Cult singer pays his respects

Tom Waits is the latest artist to pay their respects to seminal bandleader, songwriter and artist Captain Beefheart.

Tom Waits and Captain Beefheart have a lot in common. Both draw on arts traditions outwith rock 'n' roll, with Waits' Brechtian sense of the theatrical matched by Beefheart's love of Surrealism.

Equally, both have a fondness for American folk arts, with Tom Waits and Captain Beefheart tipping their hats towards blues and jazz. In a sad twist, though, this article will have to start using the past tense - Captain Beefheart died recently at the age of 69.

Speaking to the Los Angeles Times, Tom Waits became the latest artist to pay his respects to the seminal musician. Vastly influential, Captain Beefheart has been mourned by an extraordinarily disparate cast.

"He was like the scout on a wagon train," Tom Waits said. "He was the one who goes ahead and shows the way. He was a demanding bandleader, a transcendental composer (with emphasis on the dental), up there with Ornette (Coleman), Sun Ra and Miles (Davis). He drew in the air with a burnt stick. He described the indescribable. He's an underground stream and a big yellow blimp."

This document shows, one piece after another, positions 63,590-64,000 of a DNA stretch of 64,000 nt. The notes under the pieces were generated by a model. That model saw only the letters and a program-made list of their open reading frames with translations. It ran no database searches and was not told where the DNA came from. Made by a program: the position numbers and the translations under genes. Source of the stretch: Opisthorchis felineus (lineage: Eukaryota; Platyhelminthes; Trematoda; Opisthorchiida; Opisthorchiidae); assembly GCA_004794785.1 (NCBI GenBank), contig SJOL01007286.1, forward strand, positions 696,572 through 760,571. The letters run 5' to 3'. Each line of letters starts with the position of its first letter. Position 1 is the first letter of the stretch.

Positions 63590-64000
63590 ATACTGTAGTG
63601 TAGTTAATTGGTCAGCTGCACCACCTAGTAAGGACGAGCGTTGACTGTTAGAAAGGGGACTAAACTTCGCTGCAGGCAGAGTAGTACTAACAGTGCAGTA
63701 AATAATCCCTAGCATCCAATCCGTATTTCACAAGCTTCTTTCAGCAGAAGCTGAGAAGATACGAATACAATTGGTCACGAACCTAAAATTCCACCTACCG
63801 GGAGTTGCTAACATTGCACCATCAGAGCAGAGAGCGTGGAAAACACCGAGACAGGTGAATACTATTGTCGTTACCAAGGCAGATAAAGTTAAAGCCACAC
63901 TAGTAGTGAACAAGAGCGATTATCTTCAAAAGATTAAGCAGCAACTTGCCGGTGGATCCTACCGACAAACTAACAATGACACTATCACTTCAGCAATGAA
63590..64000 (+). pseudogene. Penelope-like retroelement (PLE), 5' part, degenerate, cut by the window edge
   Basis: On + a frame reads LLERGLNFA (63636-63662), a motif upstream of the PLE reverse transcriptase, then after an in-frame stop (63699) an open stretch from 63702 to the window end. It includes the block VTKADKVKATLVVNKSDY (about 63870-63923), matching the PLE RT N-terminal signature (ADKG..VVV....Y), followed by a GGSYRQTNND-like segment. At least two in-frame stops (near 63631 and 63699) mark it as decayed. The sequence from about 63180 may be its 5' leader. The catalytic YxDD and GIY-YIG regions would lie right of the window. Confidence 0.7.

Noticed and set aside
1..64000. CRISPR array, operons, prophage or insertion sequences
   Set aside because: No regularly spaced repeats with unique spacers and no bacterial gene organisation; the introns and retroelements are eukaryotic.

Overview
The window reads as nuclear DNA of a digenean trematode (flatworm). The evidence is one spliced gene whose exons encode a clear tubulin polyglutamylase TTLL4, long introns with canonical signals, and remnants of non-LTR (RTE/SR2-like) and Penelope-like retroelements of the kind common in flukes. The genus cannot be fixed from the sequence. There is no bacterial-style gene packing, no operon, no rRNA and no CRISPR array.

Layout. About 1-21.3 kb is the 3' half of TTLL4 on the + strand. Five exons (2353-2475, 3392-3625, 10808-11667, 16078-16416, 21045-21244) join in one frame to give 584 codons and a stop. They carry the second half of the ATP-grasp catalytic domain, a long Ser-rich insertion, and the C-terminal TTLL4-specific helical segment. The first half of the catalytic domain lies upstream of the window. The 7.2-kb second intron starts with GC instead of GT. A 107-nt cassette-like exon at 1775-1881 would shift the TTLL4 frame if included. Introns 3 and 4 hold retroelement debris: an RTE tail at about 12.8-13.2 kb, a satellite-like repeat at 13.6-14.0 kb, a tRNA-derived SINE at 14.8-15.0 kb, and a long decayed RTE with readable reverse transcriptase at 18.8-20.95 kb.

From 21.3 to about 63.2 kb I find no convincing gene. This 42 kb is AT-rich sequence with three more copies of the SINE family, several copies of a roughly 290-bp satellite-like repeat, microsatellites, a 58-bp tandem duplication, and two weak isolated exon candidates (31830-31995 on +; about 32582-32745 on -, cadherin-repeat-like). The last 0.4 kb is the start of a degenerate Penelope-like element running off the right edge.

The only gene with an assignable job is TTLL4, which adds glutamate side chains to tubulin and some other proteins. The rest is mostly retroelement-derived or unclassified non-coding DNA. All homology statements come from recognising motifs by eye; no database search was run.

Continuing, Tom Waits revealed that the pair used to chat to each other on the telephone. "I will miss talking to him on the phone. We would describe what we saw out of our windows. He was a rememberer."

"He was the only one who thought to bring matches. He's the alpha and the omega. The high water mark. He's gone and he won't be back."

The Los Angeles Times also spoke to journalist Kristine McKenna who revealed more about the personal nature of the reclusive artist. "He took great pleasure in a lot of things. Obviously, he was just built differently than the rest of us completely, just the way he experienced everything" he said.

"He was very intuitive and very tuned in to the natural world. He loved animals, but he was kind of a misanthrope at the same time. He thought human beings were the worst species that was ever dreamed up, and he expressed that often in many different ways."

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